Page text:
A new standard

Have you ever felt like perhaps the fix was in?

After a legal opinion by Anchorage’s municipal attorney, the city clerk – who, by the way, serves at the Assembly’s pleasure – dumped a recall application WHEN calling for removal of Assemblywoman Meg Zaletel.

The group pushing for her recall accuses her of:

“Removable misconduct by violating the Alaska Public Meetings Statutes at the Anchorage Assembly meeting July 28th, engagingly in willful, flagrant, and obvious collision to limit public testimony inside the assembly chambers. Zaletel conducted municipality business following the barring of public presence within the chambers except those approved by the assembly in a manner not disclosed to the public prior to the meeting.”

What she did, as vice chairwoman, was run an Assembly meeting after Mayor Ethan Berkowitz ordered such meetings closed to the public, and she allowed only one person to testify in the chamber while the public was locked out. Former Municipal Manager Mike Abbot, who runs the Alaska Mental Health Trust, was brought in to discuss land availability issues.

The city’s legal opinion on the recall application, authored by Municipal Attorney Kathryn Vogel and Assistant Municipal Attorney Jessica Willoughby, says, among other things, the “recall application is factually sufficient; it is sufficiently particular to allow the reader to understand the allegations, and to permit Assembly Member Zaletel to respond in 200 words.”

But there is always a but.

“Determining the legal sufficiency of the application is more complex, and requires analysis of the governing law on open meetings in Alaska as well as factual context of the allegations in the application.”

You might think because the application was “factually sufficient” and “sufficiently particular,” Zaletel’s recall would be a matter to put before voters. You would be wrong. The municipal attorneys found there was no violation of the Open Meetings Act and denied the recall petition application.

With the Zaletel recall effort at least temporarily stymied, you have to wonder how a shadowy group – we still do not know who is paying its bills – could manage to win Supreme Court approval to attempt a recall of Gov. Mike Dunleavy on little more than a whim. Where, we wonder, was all the complex analysis on the legal sufficiency of the blah-blah-blah factual context and governing law?

There are, apparently, different standards. The recall standard in Anchorage seems to be: Did you murder somebody? At the state level, at least for Dunleavy, it is,“We don’t like you.”

Recall Dunleavy is lucky it did not have to undergo scrutiny by Anchorage’s city lawyers. It is unfortunate the Zaletel recall effort did.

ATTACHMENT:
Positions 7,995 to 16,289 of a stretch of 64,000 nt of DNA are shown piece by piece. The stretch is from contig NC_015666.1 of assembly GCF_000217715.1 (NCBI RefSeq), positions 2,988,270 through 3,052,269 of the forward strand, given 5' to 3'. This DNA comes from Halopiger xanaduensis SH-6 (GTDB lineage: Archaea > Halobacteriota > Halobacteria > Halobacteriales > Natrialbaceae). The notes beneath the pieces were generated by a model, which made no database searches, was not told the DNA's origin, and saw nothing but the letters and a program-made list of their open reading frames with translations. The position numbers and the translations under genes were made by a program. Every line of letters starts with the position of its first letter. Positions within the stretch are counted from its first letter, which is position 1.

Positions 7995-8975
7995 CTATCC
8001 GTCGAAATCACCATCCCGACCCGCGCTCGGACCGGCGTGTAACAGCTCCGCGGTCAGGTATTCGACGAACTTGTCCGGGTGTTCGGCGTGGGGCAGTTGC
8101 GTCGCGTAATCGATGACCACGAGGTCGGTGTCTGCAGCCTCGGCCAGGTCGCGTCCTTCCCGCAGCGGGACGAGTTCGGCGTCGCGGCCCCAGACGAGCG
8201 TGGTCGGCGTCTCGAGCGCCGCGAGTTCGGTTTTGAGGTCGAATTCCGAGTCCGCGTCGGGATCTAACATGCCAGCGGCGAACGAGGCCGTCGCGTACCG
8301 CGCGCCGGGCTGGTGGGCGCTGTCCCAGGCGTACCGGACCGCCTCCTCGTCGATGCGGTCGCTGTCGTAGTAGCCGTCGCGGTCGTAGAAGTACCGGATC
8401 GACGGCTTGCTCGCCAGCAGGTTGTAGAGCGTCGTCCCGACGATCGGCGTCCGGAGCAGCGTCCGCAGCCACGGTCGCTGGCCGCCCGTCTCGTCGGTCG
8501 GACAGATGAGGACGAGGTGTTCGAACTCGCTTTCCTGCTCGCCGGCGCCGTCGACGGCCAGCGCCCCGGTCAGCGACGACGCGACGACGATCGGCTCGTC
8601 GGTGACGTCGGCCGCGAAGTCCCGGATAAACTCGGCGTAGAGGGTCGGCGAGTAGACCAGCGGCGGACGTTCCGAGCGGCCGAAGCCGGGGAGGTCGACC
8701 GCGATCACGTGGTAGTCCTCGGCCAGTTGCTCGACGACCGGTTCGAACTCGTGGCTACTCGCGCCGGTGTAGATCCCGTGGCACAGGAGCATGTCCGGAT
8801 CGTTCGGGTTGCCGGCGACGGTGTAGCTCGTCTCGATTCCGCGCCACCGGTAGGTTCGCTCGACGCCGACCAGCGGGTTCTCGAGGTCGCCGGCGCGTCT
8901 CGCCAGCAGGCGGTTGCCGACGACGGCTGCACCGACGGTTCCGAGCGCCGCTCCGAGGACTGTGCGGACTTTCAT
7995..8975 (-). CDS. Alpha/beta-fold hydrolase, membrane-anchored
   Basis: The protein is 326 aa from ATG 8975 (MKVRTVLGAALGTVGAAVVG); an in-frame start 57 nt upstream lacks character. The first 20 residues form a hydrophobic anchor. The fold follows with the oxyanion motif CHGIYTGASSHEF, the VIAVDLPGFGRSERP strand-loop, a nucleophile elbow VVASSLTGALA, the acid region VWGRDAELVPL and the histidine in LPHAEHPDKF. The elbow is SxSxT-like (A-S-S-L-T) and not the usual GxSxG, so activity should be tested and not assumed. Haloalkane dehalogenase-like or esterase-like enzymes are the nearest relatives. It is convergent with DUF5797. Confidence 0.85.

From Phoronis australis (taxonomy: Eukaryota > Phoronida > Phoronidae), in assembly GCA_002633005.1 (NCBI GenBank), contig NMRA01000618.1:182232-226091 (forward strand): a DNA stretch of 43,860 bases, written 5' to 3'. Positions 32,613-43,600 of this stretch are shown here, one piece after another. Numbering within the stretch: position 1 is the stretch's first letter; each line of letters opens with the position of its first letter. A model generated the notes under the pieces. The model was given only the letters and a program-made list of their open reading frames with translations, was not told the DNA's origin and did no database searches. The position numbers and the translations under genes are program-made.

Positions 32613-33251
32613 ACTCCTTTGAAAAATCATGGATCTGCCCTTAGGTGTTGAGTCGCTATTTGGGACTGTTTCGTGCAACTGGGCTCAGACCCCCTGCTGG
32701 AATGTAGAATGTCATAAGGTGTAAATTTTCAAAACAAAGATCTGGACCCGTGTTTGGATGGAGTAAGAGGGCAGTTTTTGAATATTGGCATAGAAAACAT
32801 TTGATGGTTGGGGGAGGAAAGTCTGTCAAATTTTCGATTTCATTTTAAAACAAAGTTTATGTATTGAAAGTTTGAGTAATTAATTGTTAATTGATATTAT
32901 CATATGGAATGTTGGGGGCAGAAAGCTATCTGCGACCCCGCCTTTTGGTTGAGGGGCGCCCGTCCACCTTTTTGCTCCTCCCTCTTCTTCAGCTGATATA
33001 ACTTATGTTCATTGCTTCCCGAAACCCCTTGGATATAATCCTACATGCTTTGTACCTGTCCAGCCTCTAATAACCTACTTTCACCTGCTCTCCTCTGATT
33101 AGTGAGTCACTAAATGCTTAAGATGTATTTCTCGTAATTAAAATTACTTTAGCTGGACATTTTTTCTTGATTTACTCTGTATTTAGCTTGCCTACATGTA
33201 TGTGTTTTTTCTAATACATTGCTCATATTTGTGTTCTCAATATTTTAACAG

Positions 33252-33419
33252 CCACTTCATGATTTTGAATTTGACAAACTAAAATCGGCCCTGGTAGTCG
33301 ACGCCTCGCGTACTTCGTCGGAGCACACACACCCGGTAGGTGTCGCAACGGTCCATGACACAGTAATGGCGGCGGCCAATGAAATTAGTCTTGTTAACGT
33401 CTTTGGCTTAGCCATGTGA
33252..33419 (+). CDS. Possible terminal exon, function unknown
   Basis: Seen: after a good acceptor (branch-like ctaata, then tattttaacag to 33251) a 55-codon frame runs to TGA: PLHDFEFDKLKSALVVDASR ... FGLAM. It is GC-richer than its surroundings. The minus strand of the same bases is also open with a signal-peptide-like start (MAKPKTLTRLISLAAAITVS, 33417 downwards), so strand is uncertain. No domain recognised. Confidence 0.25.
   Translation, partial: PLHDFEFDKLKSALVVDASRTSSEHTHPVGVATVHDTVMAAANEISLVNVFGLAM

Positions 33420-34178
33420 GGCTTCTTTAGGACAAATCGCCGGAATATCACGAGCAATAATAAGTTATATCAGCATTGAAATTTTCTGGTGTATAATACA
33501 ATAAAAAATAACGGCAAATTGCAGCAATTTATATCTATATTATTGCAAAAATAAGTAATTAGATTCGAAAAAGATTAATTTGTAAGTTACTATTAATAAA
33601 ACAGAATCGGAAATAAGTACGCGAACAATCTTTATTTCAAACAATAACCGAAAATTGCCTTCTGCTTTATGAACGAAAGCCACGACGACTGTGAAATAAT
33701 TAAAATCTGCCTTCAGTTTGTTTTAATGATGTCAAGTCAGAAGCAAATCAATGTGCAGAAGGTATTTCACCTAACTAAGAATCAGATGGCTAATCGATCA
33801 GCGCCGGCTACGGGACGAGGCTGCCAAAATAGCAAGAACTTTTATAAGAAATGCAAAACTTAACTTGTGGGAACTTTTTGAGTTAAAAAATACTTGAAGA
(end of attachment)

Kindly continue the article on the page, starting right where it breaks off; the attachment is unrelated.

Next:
4 Responses to A new standard

  1. Marlin Savage September 3, 2020 at 1:36 pm

    The Municipal Rubber Stamp Attorney and Municipal Rubber Stamp Clerk for Anchorage have rejected the petition…………….

    Reply
  2. Jim Schradle September 3, 2020 at 4:55 pm

    The present American legal system: Professional legal types with years of training and mentoring bend, twist and manipulate the meaning of words, sentences and phrases to meet the definition desired by their clients/benefactors. The most skilled of them can metamorphose the meaning of the simplest of phrases such as “the right of the people to bear arms shall not be infringed.”
    Judges are former lawyers who are now referees of a sporting event.

    Reply
  3. Jack September 3, 2020 at 5:00 pm

    Real Alaskans please, please always find a way to vote whenever there is an election. That said, it is especially important in the next City of Anchorage election to pay attention who is running and vote for the most conservative candidate. Do not allow this mayor and assembly leave a mandate for the next administration to continue to dismantle any semblance of a representative government responsible to the people of Anchorage and Alaska.
    Vote for responsible government not a “we don’t give a damn what you think or care about.”
    They, being the current city administration, only care about their unicorn and tooth fairy world.
    If that works for you then perhaps the Disney Corporation should incorporate the City of Anchorage as Disneyland North.

    Reply
  4. John London September 4, 2020 at 11:06 am

    This is happening all over the country at many political levels. A sub-culture of demo/lib/socialist ultra virtue signalers who promoted the illegal drug trade to the tune of millions of deaths over a period of 50 years should not be allowed in any form to determine any political policy anywhere.

    I never even want to hear how they want to “help” or promote their misanthropic demented agenda that can only lead to destruction.

    Reply

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